Refutation of Arguments in Support of Free Choice
Erasmus' Definition of Free Choice
Three Views of Grace and Free Choice--or Three Statements of One View?
Ecclesiasticus 15:14-17. The Foolishness of Reason
Other Old Testament Passages, and the Imperative and Indicative Moods
Erasmus' Failure to Distinguish Between Law and Gospel
God Preached, God Hidden; God's Will Revealed, God's Will Secret
New Testament Passages: Matthew 23:37--Man Must Not Pry Into the Secret Will of God
Precepts and Rewards in the New Testament: The Question of Merit
Erasmus' Arguments Undermine His Own Case
Defense of Arguments Against Free Choice
Erasmus' Use of Tropes in Interpreting Scripture
Exodus 4:21--The Hardening of Pharaoh's Heart
How God's Omnipotence Can Be Said to Work Evil
How God's Foreknowledge Imposes Necessity
Two Kinds of Necessity: The Case of Judas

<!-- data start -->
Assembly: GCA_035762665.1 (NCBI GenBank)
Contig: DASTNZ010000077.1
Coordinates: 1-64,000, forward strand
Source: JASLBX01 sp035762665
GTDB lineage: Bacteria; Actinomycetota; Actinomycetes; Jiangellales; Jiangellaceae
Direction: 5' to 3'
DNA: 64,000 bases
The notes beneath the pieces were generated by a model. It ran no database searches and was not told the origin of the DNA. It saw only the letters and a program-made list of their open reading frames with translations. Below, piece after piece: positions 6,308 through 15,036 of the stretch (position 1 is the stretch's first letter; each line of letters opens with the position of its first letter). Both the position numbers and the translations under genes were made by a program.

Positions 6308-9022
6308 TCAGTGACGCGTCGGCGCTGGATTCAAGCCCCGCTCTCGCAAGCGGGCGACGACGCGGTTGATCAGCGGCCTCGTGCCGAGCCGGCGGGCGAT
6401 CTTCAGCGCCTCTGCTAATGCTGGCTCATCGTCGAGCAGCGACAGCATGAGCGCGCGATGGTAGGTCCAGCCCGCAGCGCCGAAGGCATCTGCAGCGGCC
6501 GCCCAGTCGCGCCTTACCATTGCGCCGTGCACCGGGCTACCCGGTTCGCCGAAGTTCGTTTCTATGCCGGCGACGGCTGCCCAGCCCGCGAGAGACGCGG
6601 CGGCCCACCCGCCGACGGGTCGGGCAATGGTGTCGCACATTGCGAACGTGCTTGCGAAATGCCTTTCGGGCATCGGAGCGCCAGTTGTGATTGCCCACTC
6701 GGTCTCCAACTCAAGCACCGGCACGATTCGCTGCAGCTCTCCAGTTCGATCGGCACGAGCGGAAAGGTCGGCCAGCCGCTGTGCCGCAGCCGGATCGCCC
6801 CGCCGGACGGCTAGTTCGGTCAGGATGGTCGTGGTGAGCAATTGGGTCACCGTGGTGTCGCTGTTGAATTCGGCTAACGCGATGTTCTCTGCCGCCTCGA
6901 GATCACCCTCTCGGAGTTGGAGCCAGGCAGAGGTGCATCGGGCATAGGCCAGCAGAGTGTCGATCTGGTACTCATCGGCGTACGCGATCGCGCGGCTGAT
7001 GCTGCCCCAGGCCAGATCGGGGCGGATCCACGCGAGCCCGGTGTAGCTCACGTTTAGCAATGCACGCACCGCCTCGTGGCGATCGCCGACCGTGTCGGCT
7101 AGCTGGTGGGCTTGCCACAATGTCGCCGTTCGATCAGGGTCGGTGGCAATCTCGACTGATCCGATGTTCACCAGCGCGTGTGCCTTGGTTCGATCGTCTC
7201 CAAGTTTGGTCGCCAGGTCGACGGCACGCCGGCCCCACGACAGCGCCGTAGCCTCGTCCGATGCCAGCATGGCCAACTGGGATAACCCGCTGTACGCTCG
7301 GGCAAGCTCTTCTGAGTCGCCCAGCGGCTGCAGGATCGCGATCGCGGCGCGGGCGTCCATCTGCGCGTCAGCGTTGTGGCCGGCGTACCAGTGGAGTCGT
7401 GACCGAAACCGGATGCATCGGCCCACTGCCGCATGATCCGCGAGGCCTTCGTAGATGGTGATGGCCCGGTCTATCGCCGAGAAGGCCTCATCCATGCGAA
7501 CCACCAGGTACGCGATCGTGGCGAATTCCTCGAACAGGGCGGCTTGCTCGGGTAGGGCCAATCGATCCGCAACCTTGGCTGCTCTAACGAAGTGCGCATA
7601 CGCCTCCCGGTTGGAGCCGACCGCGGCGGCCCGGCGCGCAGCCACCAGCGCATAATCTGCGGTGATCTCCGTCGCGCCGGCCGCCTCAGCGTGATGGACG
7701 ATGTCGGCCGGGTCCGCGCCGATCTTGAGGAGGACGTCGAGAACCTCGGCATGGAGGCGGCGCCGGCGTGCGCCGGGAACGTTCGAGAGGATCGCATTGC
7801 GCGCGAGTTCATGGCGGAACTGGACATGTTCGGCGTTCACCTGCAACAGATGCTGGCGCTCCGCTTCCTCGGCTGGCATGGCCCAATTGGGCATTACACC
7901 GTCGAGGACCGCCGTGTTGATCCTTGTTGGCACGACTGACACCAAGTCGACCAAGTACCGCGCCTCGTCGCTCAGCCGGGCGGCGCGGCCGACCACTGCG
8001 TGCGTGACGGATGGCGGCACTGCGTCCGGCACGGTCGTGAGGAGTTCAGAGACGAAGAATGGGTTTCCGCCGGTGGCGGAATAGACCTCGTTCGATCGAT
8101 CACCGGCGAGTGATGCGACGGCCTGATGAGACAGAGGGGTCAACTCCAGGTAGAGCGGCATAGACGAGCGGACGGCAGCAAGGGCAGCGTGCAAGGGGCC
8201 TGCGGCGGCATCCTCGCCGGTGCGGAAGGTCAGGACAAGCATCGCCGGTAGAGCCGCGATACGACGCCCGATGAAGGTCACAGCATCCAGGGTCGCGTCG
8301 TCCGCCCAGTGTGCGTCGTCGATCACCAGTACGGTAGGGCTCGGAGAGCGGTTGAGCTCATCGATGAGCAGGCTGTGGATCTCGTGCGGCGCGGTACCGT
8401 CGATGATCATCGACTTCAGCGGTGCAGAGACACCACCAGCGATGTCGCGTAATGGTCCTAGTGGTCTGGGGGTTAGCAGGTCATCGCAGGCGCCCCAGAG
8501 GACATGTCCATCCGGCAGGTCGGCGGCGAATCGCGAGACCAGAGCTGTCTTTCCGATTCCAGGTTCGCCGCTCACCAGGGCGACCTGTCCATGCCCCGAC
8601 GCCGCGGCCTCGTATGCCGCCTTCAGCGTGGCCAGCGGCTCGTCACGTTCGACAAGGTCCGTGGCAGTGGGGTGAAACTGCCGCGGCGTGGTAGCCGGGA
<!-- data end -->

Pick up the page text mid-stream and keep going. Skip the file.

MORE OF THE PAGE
Jacob and Esau
The Potter and the Clay
Erasmus' Way of Reasoning Does Not Let God Be God
Rebuttal of Erasmus' Critique of the Assertio
Genesis 6:3 and the Biblical Meaning of "Flesh"
Other Old Testament Passages--The Universal Sinfulness and Impotence of Man Under the Law
The Whole Man--Body, Soul, and "Spirit"--Is "Flesh"
How Erasmus Persistently Evades the Issue
John 15:5, etc.: Free Choice Is "Nothing"--Coram Deo
Divine Grace and Human Cooperation
A Display of the Forces on Luther's Side
St. Paul: Universal Sinfulness Nullifies Free Choice
Free Choice May Do the Works of the Law but Not Fulfill the Law
"Congruous" and "Condign" Merit
The Righteousness of Works and of Faith; and a Summary of St. Paul's Testimony Against Free Choice
St. John: Free Choice is of "the World," "the Flesh"; Grace is of Christ, by Faith. The Two Are Opposites
The Two Kingdoms, of Christ and of Satan. The Assurance of Faith
The Mercy and Justice of God in the Light of Nature, Grace, and Glory
Conclusion
That the Case Against Free Choice is Unanswerable Let Erasmus Be Willing to Admit
On the Adagia of Erasmus
Indexes